POETIC BLOOMINGS, a site established in May 2011 and which reunites Marie Elena Good and Walter J Wojtanik to help nurture and inspire the poetic spirit.


I would say that the majority of us have heard the last few lines of this chosen poem sometime in our lives. And another portion of those didn’t know what they came from. William Ernest Henley was a poet, critic and editor during the Victorian age. His name loomed large in literary circles. Henley, who had a leg amputated in his youth due to bone tuberculosis, was the inspiration for Stevenson’s Long John Silver in Treasure Island in 1883. This is William Ernest Henley’s poem, INVICTUS.

William Ernest Henley


by William Ernest Henley

Out of the night that covers me,
Black as the Pit from pole to pole,
I thank whatever gods may be
For my unconquerable soul.

In the fell clutch of circumstance
I have not winced nor cried aloud.
Under the bludgeonings of chance
My head is bloody, but unbowed.

Beyond this place of wrath and tears
Looms but the Horror of the shade,
And yet the menace of the years
Finds, and shall find, me unafraid.

It matters not how strait the gate,
How charged with punishments the scroll.
I am the master of my fate:
I am the captain of my soul.


If you think yourself to be too great for small tasks, then you are too small for the great ones.

A person should know their limitations. Confidence is a great thing, but over-confidence can rub people the wrong way and be your undoing. We are merely poets, only human. We are each subject to the same ups and downs as the next person. We were all given degrees of talent, but no one is truly so high up that they cannot fall. In this humongous fish bowl in which we live, we are merely plankton. But, plankton with potential. Where others strive to put themselves above everyone else, some choose to let their “greatness” be determined by others. In the meantime, we offer our words for those we know will read and enjoy them. We show our paintings to the ones who would appreciate our work. We play our songs for those who are in tune with our music/lyrics. We all find our niche with humility, remembering the old movie adage, “There are no small roles, only small actors!” Here at POETIC BLOOMINGS we have come to realize similar sentiments. We have become a community, a family with no regard to age, or ability, just a likeness of mind. There are no small poems/poets. There are just poems and poets, and in that embrace, we will all find our greatness in those who matter.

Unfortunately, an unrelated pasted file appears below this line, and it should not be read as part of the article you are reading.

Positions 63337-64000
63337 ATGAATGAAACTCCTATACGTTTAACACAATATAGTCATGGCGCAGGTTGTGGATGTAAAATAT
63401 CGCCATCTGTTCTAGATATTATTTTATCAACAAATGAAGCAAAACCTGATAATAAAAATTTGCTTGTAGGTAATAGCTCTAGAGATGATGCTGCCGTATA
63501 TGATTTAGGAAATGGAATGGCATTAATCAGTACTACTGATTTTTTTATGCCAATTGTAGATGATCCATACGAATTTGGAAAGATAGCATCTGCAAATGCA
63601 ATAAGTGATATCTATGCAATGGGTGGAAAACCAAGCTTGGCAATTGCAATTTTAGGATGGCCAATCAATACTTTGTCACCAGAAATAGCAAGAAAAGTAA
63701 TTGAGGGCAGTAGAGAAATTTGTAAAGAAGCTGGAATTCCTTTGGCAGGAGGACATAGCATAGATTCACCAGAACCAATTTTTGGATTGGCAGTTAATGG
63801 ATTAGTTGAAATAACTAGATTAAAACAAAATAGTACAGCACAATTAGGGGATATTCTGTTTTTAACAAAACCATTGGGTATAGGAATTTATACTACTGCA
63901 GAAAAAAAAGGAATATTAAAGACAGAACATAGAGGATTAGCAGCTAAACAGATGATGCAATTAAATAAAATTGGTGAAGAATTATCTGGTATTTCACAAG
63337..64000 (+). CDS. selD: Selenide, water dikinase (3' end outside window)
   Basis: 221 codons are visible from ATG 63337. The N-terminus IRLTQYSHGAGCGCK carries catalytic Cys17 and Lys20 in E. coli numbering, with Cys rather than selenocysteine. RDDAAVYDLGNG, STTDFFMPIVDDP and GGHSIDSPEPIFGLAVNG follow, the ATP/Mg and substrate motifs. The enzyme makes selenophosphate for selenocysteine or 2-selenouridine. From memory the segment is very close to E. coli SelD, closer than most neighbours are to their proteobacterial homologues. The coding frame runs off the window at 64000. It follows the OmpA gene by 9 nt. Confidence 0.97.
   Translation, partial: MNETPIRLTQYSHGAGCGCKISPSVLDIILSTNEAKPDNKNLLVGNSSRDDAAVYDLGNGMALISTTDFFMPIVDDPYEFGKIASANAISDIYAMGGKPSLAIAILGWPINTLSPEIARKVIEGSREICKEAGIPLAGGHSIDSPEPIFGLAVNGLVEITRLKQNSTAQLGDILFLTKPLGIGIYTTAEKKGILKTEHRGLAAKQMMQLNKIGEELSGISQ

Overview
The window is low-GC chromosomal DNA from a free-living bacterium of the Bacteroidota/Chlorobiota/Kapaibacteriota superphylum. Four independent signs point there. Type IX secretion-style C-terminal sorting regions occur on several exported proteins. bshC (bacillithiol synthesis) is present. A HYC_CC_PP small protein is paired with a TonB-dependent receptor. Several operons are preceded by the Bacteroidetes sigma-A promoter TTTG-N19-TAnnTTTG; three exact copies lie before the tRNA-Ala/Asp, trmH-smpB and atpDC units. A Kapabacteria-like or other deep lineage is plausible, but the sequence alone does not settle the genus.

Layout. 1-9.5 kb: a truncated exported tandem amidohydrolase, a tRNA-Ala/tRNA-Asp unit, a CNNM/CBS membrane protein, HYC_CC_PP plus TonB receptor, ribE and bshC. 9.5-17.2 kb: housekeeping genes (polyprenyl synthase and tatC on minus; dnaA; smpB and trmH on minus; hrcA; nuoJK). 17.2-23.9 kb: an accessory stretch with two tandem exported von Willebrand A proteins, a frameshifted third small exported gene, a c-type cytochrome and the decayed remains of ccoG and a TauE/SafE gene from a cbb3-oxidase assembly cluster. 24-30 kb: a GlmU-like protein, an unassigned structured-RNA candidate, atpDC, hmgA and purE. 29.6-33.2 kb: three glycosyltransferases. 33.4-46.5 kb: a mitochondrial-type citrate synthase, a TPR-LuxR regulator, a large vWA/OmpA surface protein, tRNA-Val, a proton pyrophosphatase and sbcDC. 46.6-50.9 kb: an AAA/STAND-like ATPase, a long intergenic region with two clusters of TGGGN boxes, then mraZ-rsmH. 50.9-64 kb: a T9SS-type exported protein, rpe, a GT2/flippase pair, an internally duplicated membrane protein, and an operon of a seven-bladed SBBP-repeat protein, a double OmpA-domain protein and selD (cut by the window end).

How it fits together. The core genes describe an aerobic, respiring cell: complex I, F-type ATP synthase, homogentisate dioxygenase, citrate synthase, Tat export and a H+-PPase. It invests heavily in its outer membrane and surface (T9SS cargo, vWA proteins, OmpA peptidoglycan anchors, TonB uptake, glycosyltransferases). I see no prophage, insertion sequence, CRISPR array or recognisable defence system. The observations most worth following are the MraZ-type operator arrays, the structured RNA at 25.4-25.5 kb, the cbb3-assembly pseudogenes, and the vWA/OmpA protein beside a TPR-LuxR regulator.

Write of humility. Humble in your life or in the world. We are all better for it.



I bring to the garden my birth-month flower,
And admit to being drawn to her modest, unassuming style.
She seems unconcerned that she is common.
She simply embraces her meaning:
Winning grace.

© Marie Elena Good, 2019




I found my poetry, and as such
I found myself. I discovered I had a heart
that rhymed in compassion and beat to the meter
of a well worded verse. The course of my thoughts
followed in kind, for my mind searched for
the emotions that corresponded to those
tendrils of imagining. I admitted much to myself,
knowing my indiscretions through the words
I used to express them. Humility came in the
release of such things and they would bring me
to each new revelation. It has become my
salvation; made me a better man.
I stand here today, no worse for wear
for there I have revealed the true me.
A humble self-discovery through poetry.

© Walter J Wojtanik- 2019


The English word quinzaine comes from the French word qunize, meaning fifteen. A quinzaine is an unrhymed verse of fifteen syllables.

These syllables are usually distributed among three lines:

seven syllables in the first line,
five in the second line,
and three in the third line (7/5/3).

The first line makes a statement.
The next two lines ask a question relating to that statement.



I love the crash of the waves.

Do they speak to you?

Do you hear?


(C) Walter J Wojtanik 2019


This week we tab William Barnes to be featured in the POETIC BLOOMINGS READING ROOM. Barnes was an English poet and writer who was renowned for his Dorset dialect poems. Barnes’s poems are well honed with a singular sweetness, tenderness and feeling. He offered deep insight into the humility of country life and of simple character, and an excellent feeling for local scenery and customs. Here in one of his aforementioned Dorset dialect poems is William Barnes’ poem, “The Broken Heart”.


William Barnes


by William Barnes

News o’ grief had overteaken
Dark-eyed Fanny, now vorseaken;
There she zot, wi’ breast a-heaven,
While vrom zide to zide, wi’ grieven,
Vell her head, wi’ tears a-creepen
Down her cheaks, in bitter weepen.
There wer still the ribbon-bow
She tied avore her hour ov woe,
An’ there wer still the hans that tied it
Hangen white,
Or wringen tight,
In ceare that drowned all ceare bezide it.

When a man, wi’ heartless slighten,
Mid become a maiden’s blighten,
He mid cearelessly vorseake her,
But must answer to her Meaker;
He mid slight, wi’ selfish blindness,
All her deeds o’ loven-kindness,
God wull waigh ’em wi’ the slighten
That mid be her love’s requiten;
He do look on each deceiver,
He do know
What weight o’ woe
Do break the heart ov ev’ry griever.


Find peace in the reflection of still waters

Vocabulary.com Dictionary interprets the sense of tranquility as such:

Tranquillity* is a sense of peace and quiet. It is the feeling you have while sitting under a starry sky, listening to the crickets. The aura of tranquility comes from the calm in the world, which makes you feel you are without a care (in the world).

By definition, tranquility is quiet, peace, stillness, serenity, placid, relaxed … I think you get a sense (as if you didn’t know already!). Write a scene or circumstance that you would deem tranquil. And to paraphrase Mr. Trebek, make sure it is in the form of a poem!

* Apparently, it can be spelled with a double “L’ as well.




Fireplace captivates –
holds my eyes in place; my heart
releasing its race.


Night sky’s silent moon
presides over a serene
song of sluggish waves


Perched in autumn’s tree,
color floating around me
as my book leaves turn.

© Marie Elena Good, 2019




I must go down to the seas again, to the lonely sea and the sky  ~John Masefield from “Sea Fever”

I am drawn to the water,
a sanctuary dank and deep,
where Neptune’s sleep is unsullied
and tranquil. I will go there

where a sailor’s son should roam,
a second home for a weary traveler,